Think back to the mood of the early 1970's -- the mellow music and our awakening to healthy foods. Larry Tiller was in the middle of all of that in Southern California. With an M.A. in sociology, he ran a hippie-type health food-cum-health book store. On the shelf of his own shop, he stumbled on a book entitled "Five Acres and Independent" that intrigued him. But the book's message didn't hit him until he was driving north to visit some friends in Sonoma County, listening to John Denver's "Country Road" playing on the radio. That did it! He stayed up north to follow his dream -- that was more than 20 years ago!
8 Acres and Independent
Instead of 5 acres, Larry now farms 8 acres by himself (with 2 sheep and a few cats). He grows a market basket of vegetables and flowers: red onions, 6 varieties of summer squash, 4 standard varieties of tomatoes (Sun Gold, Sun Cherry, Romas and Early Girls) and 2 exotic varieties he's trying this year for the first time (Black Krim and Paragon), peaches and nectarines, cucumbers (lemon and Armenian are his specialties), tomatillos, ornamental gourds, sweet peppers, herbs and melons.
Larry says that his most notable produce are his squash, sweet peppers and ornamental gourds. But there are also a few other interesting things to pick up from his stand:
* Peppers: In August, when the sweet peppers are in season, Larry dominates the Market not by the size of his stand, but with the smell of roasting peppers that wafts from his stand over every corner of the Market. Using a gas-fired, hand-rotated, which he sets up beside his vegetable stand, Larry roasts sweet peppers until their skins are charred black and begin to fall through the cylindrical grate of the roaster drum. He sells these freshly roasted peppers in plastic containers. The toasty smell on a fall morning is enough to lure you over.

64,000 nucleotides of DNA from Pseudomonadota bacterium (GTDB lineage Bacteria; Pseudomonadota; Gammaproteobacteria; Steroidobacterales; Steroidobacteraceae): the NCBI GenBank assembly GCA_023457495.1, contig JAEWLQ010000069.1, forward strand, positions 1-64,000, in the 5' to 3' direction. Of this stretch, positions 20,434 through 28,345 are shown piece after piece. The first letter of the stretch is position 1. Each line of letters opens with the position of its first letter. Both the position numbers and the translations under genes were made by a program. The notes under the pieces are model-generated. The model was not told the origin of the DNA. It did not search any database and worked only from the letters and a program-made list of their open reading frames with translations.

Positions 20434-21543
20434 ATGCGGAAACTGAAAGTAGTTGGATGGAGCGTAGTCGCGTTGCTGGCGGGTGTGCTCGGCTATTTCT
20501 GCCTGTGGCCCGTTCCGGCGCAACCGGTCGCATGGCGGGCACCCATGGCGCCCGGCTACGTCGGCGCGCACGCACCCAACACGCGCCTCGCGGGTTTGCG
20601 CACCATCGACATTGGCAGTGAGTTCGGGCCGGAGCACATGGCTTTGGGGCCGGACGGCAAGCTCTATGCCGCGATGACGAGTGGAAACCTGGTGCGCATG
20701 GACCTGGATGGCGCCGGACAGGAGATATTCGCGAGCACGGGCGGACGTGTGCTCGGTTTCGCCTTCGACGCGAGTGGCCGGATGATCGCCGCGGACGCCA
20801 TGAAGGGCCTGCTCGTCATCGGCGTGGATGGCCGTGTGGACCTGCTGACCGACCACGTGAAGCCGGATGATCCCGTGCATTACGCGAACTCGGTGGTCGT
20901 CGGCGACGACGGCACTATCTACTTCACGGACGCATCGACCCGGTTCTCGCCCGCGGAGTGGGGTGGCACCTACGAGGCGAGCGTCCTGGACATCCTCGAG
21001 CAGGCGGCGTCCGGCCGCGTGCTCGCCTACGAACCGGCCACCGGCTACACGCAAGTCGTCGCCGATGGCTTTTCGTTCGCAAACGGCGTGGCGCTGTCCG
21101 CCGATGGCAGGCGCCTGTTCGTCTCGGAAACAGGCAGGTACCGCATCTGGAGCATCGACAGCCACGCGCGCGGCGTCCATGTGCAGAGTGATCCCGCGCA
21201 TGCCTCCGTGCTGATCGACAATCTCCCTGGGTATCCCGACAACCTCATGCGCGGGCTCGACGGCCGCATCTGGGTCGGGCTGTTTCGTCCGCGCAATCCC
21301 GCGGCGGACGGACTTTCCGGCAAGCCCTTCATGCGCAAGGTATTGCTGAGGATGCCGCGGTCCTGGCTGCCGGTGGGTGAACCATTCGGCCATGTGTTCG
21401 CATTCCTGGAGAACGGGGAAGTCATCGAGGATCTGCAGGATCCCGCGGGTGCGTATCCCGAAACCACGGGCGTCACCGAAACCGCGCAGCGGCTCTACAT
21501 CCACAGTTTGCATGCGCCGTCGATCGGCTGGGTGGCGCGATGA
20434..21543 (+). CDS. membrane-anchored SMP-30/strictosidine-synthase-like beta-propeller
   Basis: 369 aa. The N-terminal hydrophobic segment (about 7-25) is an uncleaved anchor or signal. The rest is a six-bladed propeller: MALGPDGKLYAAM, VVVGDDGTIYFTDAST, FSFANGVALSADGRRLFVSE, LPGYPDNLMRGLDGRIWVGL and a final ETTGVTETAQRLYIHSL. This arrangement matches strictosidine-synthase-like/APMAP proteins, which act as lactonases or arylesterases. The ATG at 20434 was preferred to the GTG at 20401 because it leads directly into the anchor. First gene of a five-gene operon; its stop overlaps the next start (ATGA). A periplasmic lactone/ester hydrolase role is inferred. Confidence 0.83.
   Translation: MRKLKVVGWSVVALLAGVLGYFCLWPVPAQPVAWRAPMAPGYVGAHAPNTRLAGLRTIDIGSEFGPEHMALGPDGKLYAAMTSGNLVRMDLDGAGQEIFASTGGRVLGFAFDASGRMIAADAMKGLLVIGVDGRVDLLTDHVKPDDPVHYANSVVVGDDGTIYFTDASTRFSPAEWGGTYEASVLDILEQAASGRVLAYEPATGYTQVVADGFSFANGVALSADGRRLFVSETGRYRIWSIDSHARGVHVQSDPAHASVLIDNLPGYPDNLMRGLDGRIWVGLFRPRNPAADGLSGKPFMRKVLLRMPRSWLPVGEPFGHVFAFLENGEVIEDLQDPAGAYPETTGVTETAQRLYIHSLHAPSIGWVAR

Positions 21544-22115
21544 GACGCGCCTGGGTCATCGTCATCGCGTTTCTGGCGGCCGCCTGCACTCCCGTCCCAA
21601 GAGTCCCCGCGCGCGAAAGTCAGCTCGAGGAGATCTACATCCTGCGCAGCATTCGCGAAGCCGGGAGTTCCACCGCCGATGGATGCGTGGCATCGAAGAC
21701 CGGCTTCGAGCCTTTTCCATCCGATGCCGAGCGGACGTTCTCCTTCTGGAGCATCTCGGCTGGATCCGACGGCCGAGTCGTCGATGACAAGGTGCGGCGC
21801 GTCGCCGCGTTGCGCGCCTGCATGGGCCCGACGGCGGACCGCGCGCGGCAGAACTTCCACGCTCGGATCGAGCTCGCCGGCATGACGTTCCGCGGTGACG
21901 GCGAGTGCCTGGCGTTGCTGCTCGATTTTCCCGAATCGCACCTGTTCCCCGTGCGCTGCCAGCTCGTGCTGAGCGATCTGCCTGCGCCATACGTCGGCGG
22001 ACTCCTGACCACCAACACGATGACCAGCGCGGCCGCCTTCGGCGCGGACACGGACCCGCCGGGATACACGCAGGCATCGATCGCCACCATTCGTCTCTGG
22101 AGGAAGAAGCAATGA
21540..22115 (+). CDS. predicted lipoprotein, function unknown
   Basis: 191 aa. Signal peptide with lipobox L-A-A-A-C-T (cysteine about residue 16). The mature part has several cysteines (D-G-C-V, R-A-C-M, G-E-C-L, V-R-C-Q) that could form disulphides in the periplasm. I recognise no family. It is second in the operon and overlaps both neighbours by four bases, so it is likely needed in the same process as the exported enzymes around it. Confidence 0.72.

* Melons: San Franciscans who've traveled to France and have had a chance to sample the true French Charentais melon, make a bee-line to Larry's stand in September - October when these melons are in season. They're the closest you can get in San Francisco to the real thing. These melons resemble a small cantaloupe, but their deeper flavor and softer flesh make them more unctuous than even the best vine-ripened cantaloupes. Unfortunately, the Charentais melon is not a high-yielding variety (only 2 -3 melons per plant) so Larry doesn't have many ripe ones to sell each week. You'll have to get there early to get one. (Covered with a few thin slices of proscuitto, these melons make a fabulous light Sunday brunch or lunch!)
* Mexican Tarragon: From the name, it sounds like he would be selling this as an herb. Although it has an herb-y sounding name, it's from the marigold family and is not related to the edible variety. Larry sells it as a cut flower. This particular variety of marigold has tiny blooms that make pretty cut flowers. Look for these delicate bouquets starting in July.
Country Road . . .
Larry goes to 4 farmers' markets each week during his 8-month producing season. In addition to San Francisco's Ferry Plaza Market, you can find him at the Marin, Napa, and St. Helena farmers' markets.
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